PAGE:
In Japan, the practice was modified by addition of unique treatment methods and theories Acupuncture has had a long struggle for survival and has on several occasion been banned by different regimes. Ken Sawada (1877-1938) has been credited for having revived the acupuncture medicine which he called “Tai chi therapy”. In recent years, there has been renewed and systematized approach to acupuncture that has been imported from china to Japan (Kobayashi, Miwa and Washiro par.3). There have been established formal schools that continue to teach traditional and contemporary medicine with a focus towards acupuncture, moxibustion (used together with acupuncture) and kampo medicine.

Several different acupuncture styles are in use today in Japan (Yasui par. 4).

Kluckhahn’s Value Orientations

Klunkhahn’s value orientation was developed by three anthropologists in 1940’s, Florence, Kluckhohn and Strodtbeck using the Harvard values project to investigate what values cultures from different places hold. They hypothesized that there were five problems common to all humans, these were; time, activity, relations, nature of person and the human nature (Gallagher par.1). According to their findings, their value orientations were found to be assumptions upon which a given culture is build.

Societies found preferring time (past) were found to be more attached to traditions and often tended to draw the present values from these traditions. Cultures oriented to the future tended to draw its values from whatever shaped their future. This theory was published and in it, they proposed that cultural characters of a given society be ranked in order from highest to the lowest. Distinction between different cultures was observed by the different ways each society ranked the orientations.

Application of kluckhahn’s value orientation in health care

The United States is a multicultural nation and there is need for organizations to develop programs that suit people of different cultural backgrounds beyond what is termed the dominant culture. Value orientation method has been used in modeling different programs like the higher education, health care and in management. Value orientation method has been used in solving clinical conflicts with patients from diverse cultures. It has been applied to many features of health care like in psychiatry (Uskul & Sherman par.3).

Physician equipped with the value orientation knowledge have been shown to relate well with patients of indigenous descent and with different immigrants (Gallagher par.6). There is a great disparity between the American medical culture and that of the Japanese. The American approach health care with an improve it, ‘control’, act, ‘get involved’ and take ‘measures’ attitude While the Japanese and most other Asian countries have an ‘acceptance’, ‘balance’, ‘kill time’, ‘be careful’ and a ‘gentle’ approach. The Eastern Asian countries also have individualized attitude while the Western health care institution have a ‘standardize’ outlook. These depict the culture shock that faces the Japanese when they immigrate to the US because of the differences in Health perceptions. However, reports indicate that because of their cultural background, the Japanese adopt foreign cultures much more rapidly than other Asian immigrants. This can be explained by the fact that their culture is a mixture of several other foreign cultures incorporated and adopted into it.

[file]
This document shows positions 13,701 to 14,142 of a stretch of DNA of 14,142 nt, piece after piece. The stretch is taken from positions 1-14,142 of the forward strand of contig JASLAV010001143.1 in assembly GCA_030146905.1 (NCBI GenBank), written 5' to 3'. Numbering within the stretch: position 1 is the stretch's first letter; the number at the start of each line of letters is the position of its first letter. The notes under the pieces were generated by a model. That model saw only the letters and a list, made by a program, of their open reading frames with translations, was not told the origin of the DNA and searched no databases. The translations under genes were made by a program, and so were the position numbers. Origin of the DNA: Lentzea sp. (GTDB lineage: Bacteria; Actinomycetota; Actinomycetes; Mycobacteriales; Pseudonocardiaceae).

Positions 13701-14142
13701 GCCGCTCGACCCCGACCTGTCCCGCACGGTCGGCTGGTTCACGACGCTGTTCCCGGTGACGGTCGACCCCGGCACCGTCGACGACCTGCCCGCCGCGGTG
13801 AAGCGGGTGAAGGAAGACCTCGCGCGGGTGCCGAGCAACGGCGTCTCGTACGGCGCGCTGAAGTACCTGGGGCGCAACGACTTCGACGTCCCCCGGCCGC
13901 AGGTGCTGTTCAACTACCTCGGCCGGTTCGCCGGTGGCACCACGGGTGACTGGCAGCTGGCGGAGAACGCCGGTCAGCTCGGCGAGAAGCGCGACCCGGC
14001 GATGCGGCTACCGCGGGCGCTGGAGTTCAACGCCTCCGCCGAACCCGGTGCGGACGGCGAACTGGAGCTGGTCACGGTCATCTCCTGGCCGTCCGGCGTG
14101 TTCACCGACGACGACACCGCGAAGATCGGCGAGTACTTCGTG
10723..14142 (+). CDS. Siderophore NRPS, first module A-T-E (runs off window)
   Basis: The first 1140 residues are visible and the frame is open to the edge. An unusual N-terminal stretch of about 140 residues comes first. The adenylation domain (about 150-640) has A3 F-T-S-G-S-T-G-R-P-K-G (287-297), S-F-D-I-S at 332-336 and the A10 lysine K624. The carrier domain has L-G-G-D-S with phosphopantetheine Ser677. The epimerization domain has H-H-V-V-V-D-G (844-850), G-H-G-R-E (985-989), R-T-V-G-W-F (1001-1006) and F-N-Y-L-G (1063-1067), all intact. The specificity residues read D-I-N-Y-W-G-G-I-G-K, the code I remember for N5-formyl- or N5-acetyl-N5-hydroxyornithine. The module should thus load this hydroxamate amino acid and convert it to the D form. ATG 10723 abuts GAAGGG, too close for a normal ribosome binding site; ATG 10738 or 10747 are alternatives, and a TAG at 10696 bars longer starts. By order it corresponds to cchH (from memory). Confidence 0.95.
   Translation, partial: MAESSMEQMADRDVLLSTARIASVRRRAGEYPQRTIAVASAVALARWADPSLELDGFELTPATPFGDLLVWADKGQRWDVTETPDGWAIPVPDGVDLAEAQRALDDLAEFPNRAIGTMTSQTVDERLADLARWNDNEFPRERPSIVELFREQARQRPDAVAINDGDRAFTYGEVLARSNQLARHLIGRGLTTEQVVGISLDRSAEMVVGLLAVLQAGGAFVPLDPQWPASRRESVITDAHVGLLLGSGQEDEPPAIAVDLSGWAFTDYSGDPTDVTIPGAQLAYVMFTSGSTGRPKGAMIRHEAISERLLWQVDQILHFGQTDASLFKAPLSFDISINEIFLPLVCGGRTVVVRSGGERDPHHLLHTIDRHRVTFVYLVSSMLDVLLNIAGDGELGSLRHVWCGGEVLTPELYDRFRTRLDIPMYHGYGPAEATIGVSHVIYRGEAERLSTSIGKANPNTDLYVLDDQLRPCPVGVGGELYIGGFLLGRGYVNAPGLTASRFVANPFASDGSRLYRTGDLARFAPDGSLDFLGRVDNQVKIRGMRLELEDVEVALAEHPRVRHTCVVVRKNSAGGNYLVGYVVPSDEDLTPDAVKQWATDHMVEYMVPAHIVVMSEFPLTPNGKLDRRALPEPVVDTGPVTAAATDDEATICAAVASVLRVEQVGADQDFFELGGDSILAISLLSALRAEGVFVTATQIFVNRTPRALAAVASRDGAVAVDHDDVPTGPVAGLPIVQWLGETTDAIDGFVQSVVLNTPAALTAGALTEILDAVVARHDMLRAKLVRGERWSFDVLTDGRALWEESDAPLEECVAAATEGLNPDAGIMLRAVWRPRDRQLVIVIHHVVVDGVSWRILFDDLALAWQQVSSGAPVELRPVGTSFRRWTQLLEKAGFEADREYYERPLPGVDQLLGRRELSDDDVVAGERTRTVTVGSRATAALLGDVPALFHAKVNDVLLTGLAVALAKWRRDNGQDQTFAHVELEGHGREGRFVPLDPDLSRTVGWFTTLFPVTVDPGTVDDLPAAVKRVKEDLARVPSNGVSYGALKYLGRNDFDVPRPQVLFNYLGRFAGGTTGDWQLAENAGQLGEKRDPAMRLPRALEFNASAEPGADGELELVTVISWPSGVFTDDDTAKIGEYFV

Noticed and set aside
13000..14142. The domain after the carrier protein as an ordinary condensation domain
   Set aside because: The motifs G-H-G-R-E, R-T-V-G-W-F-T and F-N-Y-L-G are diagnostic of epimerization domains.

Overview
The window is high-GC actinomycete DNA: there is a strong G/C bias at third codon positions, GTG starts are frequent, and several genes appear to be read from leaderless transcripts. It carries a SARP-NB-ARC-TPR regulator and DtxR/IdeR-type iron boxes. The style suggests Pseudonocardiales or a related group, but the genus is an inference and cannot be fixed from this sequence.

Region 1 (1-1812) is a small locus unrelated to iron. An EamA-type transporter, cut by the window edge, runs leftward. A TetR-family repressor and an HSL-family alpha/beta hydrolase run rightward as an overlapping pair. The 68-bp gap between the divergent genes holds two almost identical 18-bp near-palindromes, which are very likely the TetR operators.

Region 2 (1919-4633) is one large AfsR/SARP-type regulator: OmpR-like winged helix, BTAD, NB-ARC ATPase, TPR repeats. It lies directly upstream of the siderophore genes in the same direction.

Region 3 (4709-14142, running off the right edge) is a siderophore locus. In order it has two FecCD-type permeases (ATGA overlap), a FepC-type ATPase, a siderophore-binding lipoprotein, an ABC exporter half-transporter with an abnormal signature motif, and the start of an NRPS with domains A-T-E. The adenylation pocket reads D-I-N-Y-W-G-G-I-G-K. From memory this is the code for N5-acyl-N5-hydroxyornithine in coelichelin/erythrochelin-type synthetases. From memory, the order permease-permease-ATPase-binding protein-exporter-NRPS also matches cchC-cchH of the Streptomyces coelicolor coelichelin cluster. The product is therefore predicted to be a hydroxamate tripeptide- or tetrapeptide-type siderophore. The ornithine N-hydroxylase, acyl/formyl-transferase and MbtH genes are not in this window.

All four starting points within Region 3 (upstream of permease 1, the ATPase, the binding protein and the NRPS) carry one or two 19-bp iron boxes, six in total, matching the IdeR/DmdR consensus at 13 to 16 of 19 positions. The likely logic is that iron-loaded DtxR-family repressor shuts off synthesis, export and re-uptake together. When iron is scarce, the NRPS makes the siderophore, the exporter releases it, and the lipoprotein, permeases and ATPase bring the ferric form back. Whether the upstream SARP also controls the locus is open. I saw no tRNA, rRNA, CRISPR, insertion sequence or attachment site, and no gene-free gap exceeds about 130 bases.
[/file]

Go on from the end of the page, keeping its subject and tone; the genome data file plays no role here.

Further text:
It is difficult to separate culture from health especially in the endeavor to improving people’s health by advocating for promotive and the curative measures. Different cultures have different views towards diseases. To deal with such health differences, it is important that one understand the cultural basis of given diseases.

The Japanese are entwined in religion; they believe that life should be pure and clean while dying is considered to have been caused by contamination. Physicians in the US may not understand this thus causing a delay or hastening death among the immigrants. The Japanese also do not embrace the idea of transplantation as they believe in dying intact, western medical practices may therefore prolong life for those who change their cultural perspectives. Some diseases among the Japanese are viewed as to causing shame to the individual and the family; health education on the importance of acceptance of some of these diseases like mental health may persuade the Japanese American to seek medical care thus faster healing. A change in the courtesy and the thoughtfulness attached to the Japanese culture in matters of health may serve hasten healing when they immigrate to America (Marianne Tanabe par.



Cultures contain norms, institutions, artifacts and values passed down from an older generation to a new generation. The Japanese people tend to be so much attached to their past. Modern medicine has to a very great extent been incorporated into their traditional medicine. Kampo, Shiatsu, acupuncture and moxibustion remain an all important ingredient of Japanese medicine. The Japanese have been shown to imbibe foreign practices thus making their culture very complex. Value orientations methods developed by Kluckhahn have proved to be important in the study of cultures and why cultures differ. The healthcare and the recovery of the Japanese American

Works Cited

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1994. 5th Nov. 2010. Dharmananda, Subhuti. kampo medicine The Practice of Chinese Herbal Medicine in Japan. 2010. 5th Nov.


htm Gallagher, Tom. Understanding other cultures: the value Orientations method. 2001. 5th Nov. 2010. http://www.leadershipeducators.

org/Archives/2001/Gallagher.pdf Hansen, Wilburn. Eye on religion-Shinto and the Japanese attitude towards healing. 2010. 5th Nov. 2010.http://www.–Shinto+and+the+Japanese+attitude+toward+healing-a0158957768 Health guide. Japanese Energy Healing: Its Roots and Modern Usage. 2010. 5th Nov. 2010. Kobayashi akiko, Miwa Uefuji & Washiro Yasumo. History and progress of Japanese acupuncture. 2010. 5th Nov.

2010. http://www.hindawi.

com/journals/ecam/2010/630734.abs.html Marianne, Tanabe. Health and Health Care Of Japanese-American Elders.199812th Nov 2010. Nishimura Ko, Plotnikoff Gregory & Watanabe Kenji. Kampo Medicine as an Integrative Medicine in Japan. 2009. 5th Nov. 2010.

Uskul, Ayse & Sherman, Dave. Culture and Health Psychology: Insights from a Socio-Cultural Perspective. Not dated. 5th Nov.

2010. Ward Johanna and Piccolo Cynthia. Healthcare in Japan. 2010.

12th Nov. 2010 Yasui, Hiromchi.

History of Japanese acupuncture and moxibustion. 2010. 5th Nov. 2010.